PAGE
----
Power-tool Joinery: Lock Joint Holds Drawers Tight

A good substitute for traditional methods, this joint is strong and easy to make.
By Bill Hylton
Pages: 26-28

From the August 2004 issue #142
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A couple of hundred years ago, most drawers were assembled with hand-cut dovetail joints – half-blinds up front, through dovetails at the back.

But it’s the 21st century now. Many of us don’t have time to hand-cut dovetails. We want something that can be cut fast, assembles quickly and, of course, will stay strong.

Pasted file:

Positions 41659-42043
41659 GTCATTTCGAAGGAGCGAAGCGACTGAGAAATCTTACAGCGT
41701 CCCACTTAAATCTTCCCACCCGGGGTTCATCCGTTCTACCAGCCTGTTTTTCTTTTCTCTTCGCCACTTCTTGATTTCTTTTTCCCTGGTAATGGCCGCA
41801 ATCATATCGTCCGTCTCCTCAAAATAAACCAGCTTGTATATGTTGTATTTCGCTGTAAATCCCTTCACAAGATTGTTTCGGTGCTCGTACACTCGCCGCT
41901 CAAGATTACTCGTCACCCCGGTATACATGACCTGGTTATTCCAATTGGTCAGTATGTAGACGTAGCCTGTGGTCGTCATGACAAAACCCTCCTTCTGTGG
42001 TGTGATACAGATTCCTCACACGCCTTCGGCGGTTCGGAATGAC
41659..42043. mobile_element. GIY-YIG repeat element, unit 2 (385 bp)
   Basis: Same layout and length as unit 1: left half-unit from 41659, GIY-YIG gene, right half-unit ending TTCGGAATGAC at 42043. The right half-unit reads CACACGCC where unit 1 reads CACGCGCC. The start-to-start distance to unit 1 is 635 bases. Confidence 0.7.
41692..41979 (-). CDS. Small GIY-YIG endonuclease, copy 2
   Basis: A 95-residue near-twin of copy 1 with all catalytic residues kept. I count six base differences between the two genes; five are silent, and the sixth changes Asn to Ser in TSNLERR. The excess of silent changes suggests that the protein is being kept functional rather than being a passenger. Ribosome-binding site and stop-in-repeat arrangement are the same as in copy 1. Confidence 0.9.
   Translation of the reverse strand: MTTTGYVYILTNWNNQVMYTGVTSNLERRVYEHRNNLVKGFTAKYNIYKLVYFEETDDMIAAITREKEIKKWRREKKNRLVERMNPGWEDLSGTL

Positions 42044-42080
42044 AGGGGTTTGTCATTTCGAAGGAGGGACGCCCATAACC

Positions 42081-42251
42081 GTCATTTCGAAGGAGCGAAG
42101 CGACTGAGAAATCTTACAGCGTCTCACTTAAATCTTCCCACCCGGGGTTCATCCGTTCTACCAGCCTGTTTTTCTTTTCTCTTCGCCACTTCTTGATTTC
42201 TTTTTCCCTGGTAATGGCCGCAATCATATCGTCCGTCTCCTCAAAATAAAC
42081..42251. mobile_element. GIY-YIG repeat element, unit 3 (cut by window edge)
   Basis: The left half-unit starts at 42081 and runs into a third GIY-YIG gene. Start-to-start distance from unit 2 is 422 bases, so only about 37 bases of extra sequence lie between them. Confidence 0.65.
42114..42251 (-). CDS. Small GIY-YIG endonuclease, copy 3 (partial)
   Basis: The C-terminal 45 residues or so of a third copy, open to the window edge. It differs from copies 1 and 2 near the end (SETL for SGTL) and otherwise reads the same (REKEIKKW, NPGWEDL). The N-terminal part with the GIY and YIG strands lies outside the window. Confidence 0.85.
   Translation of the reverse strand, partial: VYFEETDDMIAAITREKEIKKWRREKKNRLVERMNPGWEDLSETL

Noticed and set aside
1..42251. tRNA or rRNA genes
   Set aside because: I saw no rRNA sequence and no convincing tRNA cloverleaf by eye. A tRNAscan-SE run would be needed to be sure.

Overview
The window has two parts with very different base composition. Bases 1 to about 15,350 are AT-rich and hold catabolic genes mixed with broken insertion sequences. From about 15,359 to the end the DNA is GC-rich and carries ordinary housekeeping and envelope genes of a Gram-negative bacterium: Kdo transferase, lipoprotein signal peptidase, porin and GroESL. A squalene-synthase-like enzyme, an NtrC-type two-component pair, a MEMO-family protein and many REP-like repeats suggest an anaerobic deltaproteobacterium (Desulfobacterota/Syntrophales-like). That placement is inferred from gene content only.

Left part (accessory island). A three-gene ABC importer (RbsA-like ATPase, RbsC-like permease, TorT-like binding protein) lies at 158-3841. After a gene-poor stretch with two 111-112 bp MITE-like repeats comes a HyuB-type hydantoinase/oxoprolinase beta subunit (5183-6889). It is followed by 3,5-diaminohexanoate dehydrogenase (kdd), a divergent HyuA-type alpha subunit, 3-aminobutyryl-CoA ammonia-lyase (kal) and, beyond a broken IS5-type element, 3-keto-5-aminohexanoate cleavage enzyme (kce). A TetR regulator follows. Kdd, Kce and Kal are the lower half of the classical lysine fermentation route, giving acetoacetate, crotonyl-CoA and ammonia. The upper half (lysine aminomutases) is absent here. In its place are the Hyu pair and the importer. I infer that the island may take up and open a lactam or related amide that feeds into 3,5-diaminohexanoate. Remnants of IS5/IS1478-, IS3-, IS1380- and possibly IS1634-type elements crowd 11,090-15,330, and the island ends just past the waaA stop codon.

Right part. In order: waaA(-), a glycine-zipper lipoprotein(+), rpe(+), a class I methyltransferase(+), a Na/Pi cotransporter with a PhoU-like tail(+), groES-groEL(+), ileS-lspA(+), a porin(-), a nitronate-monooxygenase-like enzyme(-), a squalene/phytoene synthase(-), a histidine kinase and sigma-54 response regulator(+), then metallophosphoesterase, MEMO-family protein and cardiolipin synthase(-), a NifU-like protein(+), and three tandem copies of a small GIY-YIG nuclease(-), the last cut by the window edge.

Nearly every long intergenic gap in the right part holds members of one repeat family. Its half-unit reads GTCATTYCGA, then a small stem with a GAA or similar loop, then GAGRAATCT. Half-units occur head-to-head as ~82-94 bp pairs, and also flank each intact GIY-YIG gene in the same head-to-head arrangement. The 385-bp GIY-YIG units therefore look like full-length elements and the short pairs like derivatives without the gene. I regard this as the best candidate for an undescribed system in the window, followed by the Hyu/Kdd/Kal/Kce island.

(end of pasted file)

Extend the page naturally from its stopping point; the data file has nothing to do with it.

The drawer-lock joint is just the ticket. It has an interlock that holds the front and back to the sides and it resists the main stresses administered to a drawer – tension, compression and racking. The finished drawer might not have the pizazz of one assembled with dovetails, but it goes together a whole lot faster.

From the August 2004 issue #142
Buy this issue now